The Thirteenth Stroke is an exhibition by Hugo Farmer at the Hoxton Gallery in Shoreditch. The title of the show takes it’s name from the opening line of the George Orwell novel 1984. “It was a bright cold day in April, and the clocks were striking thirteen”.
According to Hugo, the thirteenth stroke is a kind of time beyond time. It’s when, he says, “people are pushed too far, when things have gone too far… When time has gone past. Time that is real and you hit the thirteenth stroke. Is that the time that things are going to change?”
Speaking to Hugo at the Hoxton Gallery I get a much clearer sense for what might have inspired him to channel Orwell in his work. Rooted in politics growing up in Bristol it left a mark that would turn to activism in later years. An artist who has often used his work to champion causes he believes in. He looks around today and sees the type of world that Orwell himself might have written about. Surprisingly I learn that the thirteenth stroke is only his second solo exhibition. “I felt like it was time to rear my voice again” he tells me. “Because I want people to give a shit”.
The Queen and Knight
An iconic element of Hugo’s sculptures are that they depict people with megaphones for heads. A prominent image from a lot of his earlier work the inference is clear. The Thirteenth Stroke gives them further prominence. Some new characters have been introduced. A Queen dubbing a new Knight with a baseball bat as he ‘takes the knee’ is perhaps the most dominant. It’s a kind of modern day anointment. The interaction is one imbued with meaning from Farmer’s own life.
The figure taking the knee is meant to be representative of Farmer himself. Standing opposite holding a barbed wire covered baseball bat is his partner. In this scenario she is playing the role of a kind of urban Queen. The act of knighting is meant to imbue a type of power. One where the knighted can go back out into the world and claim it for his own. It’s a piece with a double meaning, the barbed wire on the bat is shaped into a love heart. “Love really hurts” he tells me “she was the one who made me get off my arse”.
A long time activist, the megaphone is also a metaphor for Farmer’s own experiences. He calls it ‘ohm boy’ after the sound. The ohm is something you might hear in yoga sessions at the beginning and end. A sound that is rich in meaning and depth. For Hugo Farmer it’s taken on a further layer. One which is about standing out and shouting about what you believe it. He references the protests of the 80’s when people would take to the streets. Demonstrations against the poll tax and the long running disputes of the miners strike harking back to a period of non-conformity. “It is a tool for amplifying your voice” says Farmer. Reflective, he seems to yearn for a time when people would be more outward in their rage. It’s something that he feels the modern era has muted.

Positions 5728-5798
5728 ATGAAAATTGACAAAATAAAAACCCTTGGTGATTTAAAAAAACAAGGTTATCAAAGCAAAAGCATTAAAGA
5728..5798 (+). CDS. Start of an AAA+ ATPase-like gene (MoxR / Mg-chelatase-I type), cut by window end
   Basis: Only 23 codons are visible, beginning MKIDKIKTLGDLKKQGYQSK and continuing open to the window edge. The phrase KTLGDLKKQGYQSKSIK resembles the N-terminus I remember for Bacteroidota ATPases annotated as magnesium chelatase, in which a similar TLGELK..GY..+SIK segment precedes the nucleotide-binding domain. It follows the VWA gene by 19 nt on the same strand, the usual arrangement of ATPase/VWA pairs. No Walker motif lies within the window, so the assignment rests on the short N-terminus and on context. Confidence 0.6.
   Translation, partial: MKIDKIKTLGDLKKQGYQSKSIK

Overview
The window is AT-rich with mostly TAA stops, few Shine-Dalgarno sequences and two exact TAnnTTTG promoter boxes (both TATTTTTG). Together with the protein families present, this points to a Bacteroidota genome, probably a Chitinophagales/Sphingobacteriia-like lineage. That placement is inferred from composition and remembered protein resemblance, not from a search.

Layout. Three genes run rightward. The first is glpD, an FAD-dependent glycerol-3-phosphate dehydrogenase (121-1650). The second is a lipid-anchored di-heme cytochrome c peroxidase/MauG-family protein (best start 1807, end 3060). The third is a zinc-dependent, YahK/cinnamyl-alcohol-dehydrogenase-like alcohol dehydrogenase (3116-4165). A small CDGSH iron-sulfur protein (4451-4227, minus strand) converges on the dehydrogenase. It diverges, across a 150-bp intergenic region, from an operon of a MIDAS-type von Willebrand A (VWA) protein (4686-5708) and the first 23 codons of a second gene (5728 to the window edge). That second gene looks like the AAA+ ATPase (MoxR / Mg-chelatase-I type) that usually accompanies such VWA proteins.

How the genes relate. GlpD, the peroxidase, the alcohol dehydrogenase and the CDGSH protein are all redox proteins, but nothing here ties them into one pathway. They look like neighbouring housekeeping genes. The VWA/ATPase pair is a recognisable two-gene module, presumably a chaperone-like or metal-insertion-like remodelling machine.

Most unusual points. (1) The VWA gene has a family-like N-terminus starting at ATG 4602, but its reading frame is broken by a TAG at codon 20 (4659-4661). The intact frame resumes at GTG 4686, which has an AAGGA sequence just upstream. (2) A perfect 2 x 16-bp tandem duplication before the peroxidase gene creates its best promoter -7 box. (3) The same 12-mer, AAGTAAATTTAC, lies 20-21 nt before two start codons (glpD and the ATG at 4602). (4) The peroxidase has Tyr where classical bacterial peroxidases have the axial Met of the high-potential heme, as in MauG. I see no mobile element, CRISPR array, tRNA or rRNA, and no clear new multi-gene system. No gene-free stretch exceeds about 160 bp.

Joining Farmer’s ohm boy sculptures in the thirteenth stroke are a collection of ‘wood paintings’. These works too are imbued with personal memory. Most prominently they hark back to Farmer’s own trade as a carpenter and boat builder. The abstract patterning referencing the cuts made on the surface of his own carpenters bench. Cuts which in themselves would create a kind of unplanned beauty. Contained within them, references to the rave days of the 90’s. Free parties as Hugo describes them. The acid house-era smiley face contained within some of the images is distorted. Abstracted amongst a background of psychedelic patterning.
Free Party Scene
The free party scene is something which would provide a backdrop for Hugo Farmer’s own formative years. In itself it was a movement that would lend itself to crackdown. That time though of ideas and freedom and activism is something which has stayed with him today. Eventually it would lead him to the heart of the emerging street art and graffiti culture. Moving from Bristol to London he would, for a while, manage the renowned Dragon Bar at it’s location on Leonard Street. Even today people talk about the bar as being a hive of activity where artists would mix and meet. “It was just a bunch of people hanging out in a space and having fun together” is how Hugo describes the place. Making the space available to artists, it was never officially an art space, but that’s what it became.
That time in the early 2000’s is now seen as being at the heart of what became London’s street art scene. “It was never meant to be anything and that’s the thing isn’t it? If you try to make something something, it will never be”. Living in Shoreditch at the time was different to now. “It was fresh, it was affordable, people could afford to pay the rent so were attracted to the area”. That combined with the fact that places like the Dragon Bar gave spaces for creatives to congregate and meet. “It was never like, hey lets be a really cool bar. There were just (a lot of) people who were very talented congregating in the same space with other like minded people who could make things happen… and things happened”.
The Thirteenth Stroke can be visited by appointment at the Hoxton Gallery, 17 Marlow Workshops, Arnold Circus, Shoreditch, London, E2 7JN. Contact Kevin Martin at firstname.lastname@example.org to book a visit.